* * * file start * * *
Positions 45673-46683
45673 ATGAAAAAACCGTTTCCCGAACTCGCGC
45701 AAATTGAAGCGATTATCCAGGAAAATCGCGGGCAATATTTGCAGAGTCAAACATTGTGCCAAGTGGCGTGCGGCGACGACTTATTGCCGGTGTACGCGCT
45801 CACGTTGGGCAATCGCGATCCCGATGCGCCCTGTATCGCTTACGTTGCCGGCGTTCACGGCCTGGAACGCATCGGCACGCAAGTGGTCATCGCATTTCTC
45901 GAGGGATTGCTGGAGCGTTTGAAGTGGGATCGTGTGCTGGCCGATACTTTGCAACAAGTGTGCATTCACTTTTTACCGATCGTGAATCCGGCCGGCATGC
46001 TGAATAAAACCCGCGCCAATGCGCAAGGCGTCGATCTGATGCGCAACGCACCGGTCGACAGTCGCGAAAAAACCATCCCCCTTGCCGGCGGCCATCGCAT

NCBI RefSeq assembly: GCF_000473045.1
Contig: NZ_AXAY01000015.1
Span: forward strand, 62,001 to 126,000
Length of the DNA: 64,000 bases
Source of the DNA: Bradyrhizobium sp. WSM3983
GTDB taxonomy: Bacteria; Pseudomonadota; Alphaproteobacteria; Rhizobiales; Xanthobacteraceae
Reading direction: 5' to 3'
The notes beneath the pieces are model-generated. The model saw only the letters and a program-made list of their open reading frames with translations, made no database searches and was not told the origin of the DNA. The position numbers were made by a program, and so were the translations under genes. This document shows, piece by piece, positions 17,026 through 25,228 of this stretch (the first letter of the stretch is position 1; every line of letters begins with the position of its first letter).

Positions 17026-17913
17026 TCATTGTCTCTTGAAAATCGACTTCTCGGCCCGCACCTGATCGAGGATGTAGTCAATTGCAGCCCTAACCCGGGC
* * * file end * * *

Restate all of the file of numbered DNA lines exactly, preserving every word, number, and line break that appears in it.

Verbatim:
Positions 45673-46683
45673 ATGAAAAAACCGTTTCCCGAACTCGCGC
45701 AAATTGAAGCGATTATCCAGGAAAATCGCGGGCAATATTTGCAGAGTCAAACATTGTGCCAAGTGGCGTGCGGCGACGACTTATTGCCGGTGTACGCGCT
45801 CACGTTGGGCAATCGCGATCCCGATGCGCCCTGTATCGCTTACGTTGCCGGCGTTCACGGCCTGGAACGCATCGGCACGCAAGTGGTCATCGCATTTCTC
45901 GAGGGATTGCTGGAGCGTTTGAAGTGGGATCGTGTGCTGGCCGATACTTTGCAACAAGTGTGCATTCACTTTTTACCGATCGTGAATCCGGCCGGCATGC
46001 TGAATAAAACCCGCGCCAATGCGCAAGGCGTCGATCTGATGCGCAACGCACCGGTCGACAGTCGCGAAAAAACCATCCCCCTTGCCGGCGGCCATCGCAT

NCBI RefSeq assembly: GCF_000473045.1
Contig: NZ_AXAY01000015.1
Span: forward strand, 62,001 to 126,000
Length of the DNA: 64,000 bases
Source of the DNA: Bradyrhizobium sp. WSM3983
GTDB taxonomy: Bacteria; Pseudomonadota; Alphaproteobacteria; Rhizobiales; Xanthobacteraceae
Reading direction: 5' to 3'
The notes beneath the pieces are model-generated. The model saw only the letters and a program-made list of their open reading frames with translations, made no database searches and was not told the origin of the DNA. The position numbers were made by a program, and so were the translations under genes. This document shows, piece by piece, positions 17,026 through 25,228 of this stretch (the first letter of the stretch is position 1; every line of letters begins with the position of its first letter).

Positions 17026-17913
17026 TCATTGTCTCTTGAAAATCGACTTCTCGGCCCGCACCTGATCGAGGATGTAGTCAATTGCAGCCCTAACCCGGGC